One of the most annoying points I encounter repeatedly when it comes to engaging Hegel for a newcomer is the repetition that Hegel is very, VERY, difficult. So difficult, in fact, that if you have not had at least four years of your life dealing with learning at least the continental movement from Hume to Kant to Fichte to Schelling to… ever increasing background qualifications, you have no hope in properly understanding anything Hegel has to say. That’s not even counting the difficulty of learning Hegel’s terminology itself and the obscure logic of dialectics. So… just hold on until you’ve made it through undergrad, there is no shame in admitting that Hegel is too hard for you.
This is from personal anecdote, but I find that in my experience the difficulty of Hegel is vastly overplayed. Yes, it is true that you will miss an immense amount of subtlety in the Phenomenology of Spirit and the later works’ arguments and the texts’ conversation with the philosophies of Hegel’s past and present, but just because one misses subtlety does not mean one is left with an unintelligible experience in which nothing great is learned. As Hegel himself says in the Phenomenology, to paraphrase: to demand that we know before we know is just a bit silly. To think that making mistakes is bad and invalidates any insights you may gain by misunderstanding is likewise silly. Depending on who you ask, some Hegelians claim that others have made quite a name for themselves due to their misreadings and the results thereof (Kojeve, anyone?).
When I began to read Hegel directly my only background in studying philosophy formally was virtually at the level of a summary text of the history of western philosophy covering snippets in the typical analytic fashion, I had just gotten past the philosophy 101 level classes. Most of the actual development in thought which led me to Hegel came from my own private philosophical readings that were for the most part utterly unrelated to the readings in my philosophy classes.
As I had been going through basic philosophy classes I had read Marx’s Capital Vol.1 as a challenge to engage with unpopular ideas and see their merits and failures for myself. I found Marx quite clear, and since I had at the time already arrived (due to quantum mechanics pop science) at process metaphysics speculations, I found Marx’s emphasis on processes and developments a welcome change from the philosophies I had encountered in my classes. It is through Marx that I encountered Hegel, and through random snippets of Hegel I truly encountered Kant as an epistemologist and ontologist, something far more fascinating to me than his ethics (at the time). In my attempt to understand Marx rigorously and philosophically I read many summary accounts of the silly idealism of Hegel, accounts which warned that it was an utter waste of time to engage with for someone focused on more practical matters of social existence, but over the couple of years I focused on comprehending Marxism one problem arose constantly: dialectics. It seemed like no one at all was capable of making intelligible this mysterious logic which was used by both Marx and Hegel, and which many claimed was the backbone to everything in their systems. Many of the accounts of it were so vague as to be useless, and I must admit that for some time I myself parroted these vague notions which in retrospect were nothing but word salad. In eventual frustration with the failure of Marxists and Marx himself in making intelligible what seemed most important, the logic which justified the argument’s development and validity in Capital, I finally decided to read about Hegel from the point of view of Hegelians. While I had been trying to penetrate the depths of Marxism I had quite a lot of times read snippets of Hegel, and I liked what I had encountered, so it wasn’t that big of a change for me.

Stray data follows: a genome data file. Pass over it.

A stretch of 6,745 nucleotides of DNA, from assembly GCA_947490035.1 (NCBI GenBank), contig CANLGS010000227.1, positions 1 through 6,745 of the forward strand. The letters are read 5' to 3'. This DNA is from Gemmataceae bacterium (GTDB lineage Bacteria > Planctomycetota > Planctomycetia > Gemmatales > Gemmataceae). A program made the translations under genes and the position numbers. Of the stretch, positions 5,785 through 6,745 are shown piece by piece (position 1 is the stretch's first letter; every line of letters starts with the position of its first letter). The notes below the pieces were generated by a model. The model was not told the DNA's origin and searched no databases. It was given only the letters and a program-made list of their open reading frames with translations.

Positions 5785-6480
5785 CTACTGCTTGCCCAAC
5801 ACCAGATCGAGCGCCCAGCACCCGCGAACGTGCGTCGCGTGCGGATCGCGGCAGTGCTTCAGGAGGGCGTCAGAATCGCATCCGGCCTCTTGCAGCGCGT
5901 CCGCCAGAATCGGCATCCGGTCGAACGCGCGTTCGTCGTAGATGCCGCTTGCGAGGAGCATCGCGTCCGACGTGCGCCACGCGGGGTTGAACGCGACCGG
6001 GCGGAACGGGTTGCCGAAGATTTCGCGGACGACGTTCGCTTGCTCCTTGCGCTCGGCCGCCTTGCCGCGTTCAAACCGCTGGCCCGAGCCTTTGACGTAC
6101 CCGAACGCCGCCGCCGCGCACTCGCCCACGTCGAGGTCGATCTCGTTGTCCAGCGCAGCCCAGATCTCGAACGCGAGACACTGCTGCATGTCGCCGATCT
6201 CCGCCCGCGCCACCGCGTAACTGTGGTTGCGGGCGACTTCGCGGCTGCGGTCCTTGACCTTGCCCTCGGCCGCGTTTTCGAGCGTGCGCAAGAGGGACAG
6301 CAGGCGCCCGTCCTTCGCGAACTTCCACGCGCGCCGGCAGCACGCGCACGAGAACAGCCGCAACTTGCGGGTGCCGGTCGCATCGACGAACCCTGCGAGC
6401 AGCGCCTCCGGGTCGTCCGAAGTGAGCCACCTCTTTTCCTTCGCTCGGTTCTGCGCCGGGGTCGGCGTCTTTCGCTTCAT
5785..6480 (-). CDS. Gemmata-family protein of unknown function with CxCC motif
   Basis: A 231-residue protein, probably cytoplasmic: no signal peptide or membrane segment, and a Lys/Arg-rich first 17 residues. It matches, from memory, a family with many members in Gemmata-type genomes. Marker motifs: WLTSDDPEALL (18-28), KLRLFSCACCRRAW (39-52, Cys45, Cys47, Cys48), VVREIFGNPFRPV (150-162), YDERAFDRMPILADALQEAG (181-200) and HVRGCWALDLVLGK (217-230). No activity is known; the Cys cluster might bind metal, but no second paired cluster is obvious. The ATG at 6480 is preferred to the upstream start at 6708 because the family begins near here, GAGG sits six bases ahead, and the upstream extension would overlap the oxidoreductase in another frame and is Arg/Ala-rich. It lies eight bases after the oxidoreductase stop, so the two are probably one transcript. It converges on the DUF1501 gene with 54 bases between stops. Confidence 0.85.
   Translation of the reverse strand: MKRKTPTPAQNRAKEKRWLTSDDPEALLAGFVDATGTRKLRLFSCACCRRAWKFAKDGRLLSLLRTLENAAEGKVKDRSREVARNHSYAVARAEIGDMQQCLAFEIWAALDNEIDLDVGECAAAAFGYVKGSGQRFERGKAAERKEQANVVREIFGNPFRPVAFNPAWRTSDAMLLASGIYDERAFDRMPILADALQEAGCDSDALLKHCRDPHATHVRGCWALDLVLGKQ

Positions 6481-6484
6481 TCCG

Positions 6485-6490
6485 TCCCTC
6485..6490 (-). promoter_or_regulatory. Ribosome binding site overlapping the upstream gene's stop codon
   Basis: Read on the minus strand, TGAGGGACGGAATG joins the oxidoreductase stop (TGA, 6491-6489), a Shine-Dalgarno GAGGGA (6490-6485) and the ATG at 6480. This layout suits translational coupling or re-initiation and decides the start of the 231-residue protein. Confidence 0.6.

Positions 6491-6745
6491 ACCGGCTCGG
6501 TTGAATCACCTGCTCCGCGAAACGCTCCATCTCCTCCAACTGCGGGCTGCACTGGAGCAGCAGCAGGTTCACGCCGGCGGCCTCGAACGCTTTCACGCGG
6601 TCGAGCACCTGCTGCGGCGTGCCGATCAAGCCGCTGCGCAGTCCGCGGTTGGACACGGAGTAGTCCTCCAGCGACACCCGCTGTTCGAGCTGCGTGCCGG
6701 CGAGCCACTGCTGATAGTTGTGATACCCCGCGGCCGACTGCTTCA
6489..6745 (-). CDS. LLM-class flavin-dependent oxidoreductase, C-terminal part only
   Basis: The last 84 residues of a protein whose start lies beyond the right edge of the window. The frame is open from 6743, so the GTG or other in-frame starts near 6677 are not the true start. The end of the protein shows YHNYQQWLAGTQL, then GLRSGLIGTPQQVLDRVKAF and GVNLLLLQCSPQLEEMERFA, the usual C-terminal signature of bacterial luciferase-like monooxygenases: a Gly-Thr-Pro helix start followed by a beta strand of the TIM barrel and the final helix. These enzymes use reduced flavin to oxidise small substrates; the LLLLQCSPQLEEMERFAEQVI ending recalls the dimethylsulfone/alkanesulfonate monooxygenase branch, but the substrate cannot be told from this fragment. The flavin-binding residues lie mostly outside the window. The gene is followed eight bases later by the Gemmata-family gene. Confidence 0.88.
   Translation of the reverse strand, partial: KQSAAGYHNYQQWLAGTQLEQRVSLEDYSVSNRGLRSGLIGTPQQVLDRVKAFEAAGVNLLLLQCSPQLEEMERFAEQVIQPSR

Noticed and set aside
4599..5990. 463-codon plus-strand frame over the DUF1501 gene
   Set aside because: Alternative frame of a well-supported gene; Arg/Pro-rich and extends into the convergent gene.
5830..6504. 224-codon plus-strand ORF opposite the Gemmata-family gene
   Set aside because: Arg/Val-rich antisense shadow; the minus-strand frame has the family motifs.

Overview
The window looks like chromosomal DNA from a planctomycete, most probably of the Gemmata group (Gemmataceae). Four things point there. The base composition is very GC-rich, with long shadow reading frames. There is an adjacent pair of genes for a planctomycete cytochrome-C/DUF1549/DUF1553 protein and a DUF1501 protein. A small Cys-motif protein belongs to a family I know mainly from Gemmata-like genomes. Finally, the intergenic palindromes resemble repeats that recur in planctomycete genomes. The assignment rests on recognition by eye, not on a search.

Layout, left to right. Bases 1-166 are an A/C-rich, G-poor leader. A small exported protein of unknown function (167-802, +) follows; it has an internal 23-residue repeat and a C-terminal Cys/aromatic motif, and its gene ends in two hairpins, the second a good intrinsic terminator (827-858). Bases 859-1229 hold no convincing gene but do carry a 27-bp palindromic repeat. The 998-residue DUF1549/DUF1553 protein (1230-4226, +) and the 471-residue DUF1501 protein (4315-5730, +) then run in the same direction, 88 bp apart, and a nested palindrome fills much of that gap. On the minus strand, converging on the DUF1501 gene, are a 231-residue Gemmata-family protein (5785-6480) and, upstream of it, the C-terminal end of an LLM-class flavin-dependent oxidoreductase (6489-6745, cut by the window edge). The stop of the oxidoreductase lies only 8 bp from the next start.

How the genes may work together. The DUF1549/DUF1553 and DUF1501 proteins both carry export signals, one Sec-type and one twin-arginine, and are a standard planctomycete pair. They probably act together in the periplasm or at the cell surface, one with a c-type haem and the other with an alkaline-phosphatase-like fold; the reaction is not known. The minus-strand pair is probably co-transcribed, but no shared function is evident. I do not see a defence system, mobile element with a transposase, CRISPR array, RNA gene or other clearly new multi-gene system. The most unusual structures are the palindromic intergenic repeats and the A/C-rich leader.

When I finally began reading the Phenomenology of Spirit I did so without any guide. I had read a few overview articles, and I read Findlay’s introduction to the Miller translation, but they were mostly unintelligible and of no help. However, once I began the famous Preface I had moments of experiencing the sudden flashes of insight which reading Capital had first dazzled me with. Despite the difficulty and denseness of the Preface, and of not seeing how the discussions going on were related, Hegel made points at many moments which were epiphanies for me. I did not at the time understand the meaning of “dialectical”, Spirit, the Concept, the Idea, etc., and Hegel did not offer definitions, yet I also noticed they were not so unintelligible or even necessary for grasping the general gist of what went on. The unique idealist terminology remained unclear to me for the good part of half a year, yet my desire to make sense of Hegel compelled me to think these terms were not what most accounts had led me to believe. Hegel struck me as too intelligent to be so foolish as to think all of reality was mental in a Berkelyan or in a (simplistic) Platonic sense. What Hegel seemed to refer to in these terms, the Concept, the Idea, etc. seemed very different to anything I had ever known by them, yet I could not at the time understand them.